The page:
Notes

wild fig trees, Ceiba treesFig trees, though widely cultivated, grow wild in many species.  Native to the Caribbean is Ficus maxima

Wild fig

Ficus Maxima
Location: Costa Rica Botanical Orchid Garden
Photo Credit: Brandan Jones
Season: December 2011

    Earlier in the diary (Part 2), Fields refers to the Ceiba as the silk-cotton tree.  Wikipedia says: "Ceiba is the name of a genus of many species of large trees found in tropical areas, including Mexico, Central America, South America, the Caribbean, West Africa, and Southeast Asia. Some species can grow to 70 m (230 ft) tall or more, with a straight, largely branchless trunk that culminates in a huge, spreading canopy, and buttress roots that can be taller than a grown person. The best-known, and most widely cultivated, species is Kapok, Ceiba pentandra, one of several trees called kapok. " The following image of this tree growing in Hawaii, is from Wikipedia.

Ceiba

yam:  Though sweet potatoes in the United States commonly are called yams, in fact, yams constitute a different unrelated species from sweet potatoes: Dioscorea cayennensis subsp. rotundata.

Yam

Image of yam courtesy of  How Stuff Works

Spanish Town:  Wikipedia says:  "Spanish Town is the capital and the largest town in the parish of St. Catherine in the county of Middlesex, Jamaica. It was the former Spanish and English capital of Jamaica from the 16th to the 19th century. The town is home to numerous memorials, the national archives, a small population, and one of the oldest Anglican churches outside England."  Spanish Town is about 13 miles west of Kingston (see 1896 map of east central Jamaica above).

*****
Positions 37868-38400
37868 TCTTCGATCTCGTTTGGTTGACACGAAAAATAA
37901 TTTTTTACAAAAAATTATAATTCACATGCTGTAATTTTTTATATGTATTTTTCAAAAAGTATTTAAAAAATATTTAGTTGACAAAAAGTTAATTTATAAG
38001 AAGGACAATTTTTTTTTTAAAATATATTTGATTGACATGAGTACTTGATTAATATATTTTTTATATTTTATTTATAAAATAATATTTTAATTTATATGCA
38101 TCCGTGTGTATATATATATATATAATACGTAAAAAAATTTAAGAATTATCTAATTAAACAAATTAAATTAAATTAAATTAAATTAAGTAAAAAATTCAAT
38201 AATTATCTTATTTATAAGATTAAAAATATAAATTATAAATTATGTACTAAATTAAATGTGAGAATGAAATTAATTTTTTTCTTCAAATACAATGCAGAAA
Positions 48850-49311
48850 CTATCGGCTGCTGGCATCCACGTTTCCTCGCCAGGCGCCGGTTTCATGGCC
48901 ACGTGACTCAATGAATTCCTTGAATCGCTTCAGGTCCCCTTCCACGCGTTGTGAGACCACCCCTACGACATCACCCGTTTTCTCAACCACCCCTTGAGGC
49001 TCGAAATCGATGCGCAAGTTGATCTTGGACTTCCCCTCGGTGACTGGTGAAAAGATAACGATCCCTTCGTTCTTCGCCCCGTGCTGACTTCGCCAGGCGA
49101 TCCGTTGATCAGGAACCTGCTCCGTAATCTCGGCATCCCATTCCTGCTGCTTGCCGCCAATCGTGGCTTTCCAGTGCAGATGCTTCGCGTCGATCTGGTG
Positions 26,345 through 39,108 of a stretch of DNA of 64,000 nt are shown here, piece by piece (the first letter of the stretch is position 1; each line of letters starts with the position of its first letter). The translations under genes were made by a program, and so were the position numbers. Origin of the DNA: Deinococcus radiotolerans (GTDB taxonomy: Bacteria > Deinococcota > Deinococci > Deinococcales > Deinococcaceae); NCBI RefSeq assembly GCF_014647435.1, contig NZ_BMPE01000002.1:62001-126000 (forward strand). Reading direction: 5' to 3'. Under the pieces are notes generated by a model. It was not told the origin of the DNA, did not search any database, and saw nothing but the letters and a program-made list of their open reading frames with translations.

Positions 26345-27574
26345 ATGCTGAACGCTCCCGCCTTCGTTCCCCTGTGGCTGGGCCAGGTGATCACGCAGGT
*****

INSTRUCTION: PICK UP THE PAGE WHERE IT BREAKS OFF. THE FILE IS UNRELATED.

Rio Cobre hotel.  ... huge palm called the cabbage palm:  Several palms are commonly called cabbage palm.  Native to the Caribbean are Roystonea oleracea and Sabal palmettoFields's description and Aldrich's comments suggest that they are viewing a Sabal palmetto, but a period photo of the hotel, suggests they are observing Roystonea oleracea or perhaps another species altogether.

Cabbage Palm

Image of Sabal palmetto
Courtesy of Wikipedia
Rio Cobre

Rio Cobre (Copper River) hotel from Stark's Jamaica Guide, p. 108.
With "Cabbage palm" in front,
and Dutchman's Pipe vine over the porch.


over the porch is a "Dutchman's pipe [" ?] vine ... lignum vitae:  Dutchman's Pipe is a common name for the climbing vine Aristolochia.  Wikipedia says: "Lignum vitae is a trade wood, also called guayacan or guaiacum ... from trees of the genus Guaiacum. The trees are indigenous to the Caribbean and the northern coast of South America and have been an important export crop to Europe since the beginning of the 16th century. The wood was once very important for applications requiring a material with its extraordinary combination of strength, toughness, and density. It is also the national tree of the Bahamas and the Jamaican national flower."  Wikipedia also points out that the species are listed as endangered, though demand for them has decreased as they have been replaced with artificial materials.

Dutchman's pipe

Dutchman's pipe vine
Courtesy of Wikipedia.

Lignum vitae

Lignum Vitae in bloom
Courtesy of Google Images
Web page reference link broken.


The former King's House ... The old kitchen was as large as the old Oxford Halls:   Probably Fields exaggerates in suggesting the size of the King's House kitchen as comparable with a dining hall at an Oxford college, such as Merton College.
    Jamaica Travel and Culture says: "Kings House was constructed in 1762 to be the official residence of the Governor of Jamaica. This was the first of the four great historic buildings to be completed around the Park. It served this purpose up until the transfer of the capital to Kingston in 1872....  The building ... was mostly destroyed by a fire in 1925. The façade of the original structure remains..."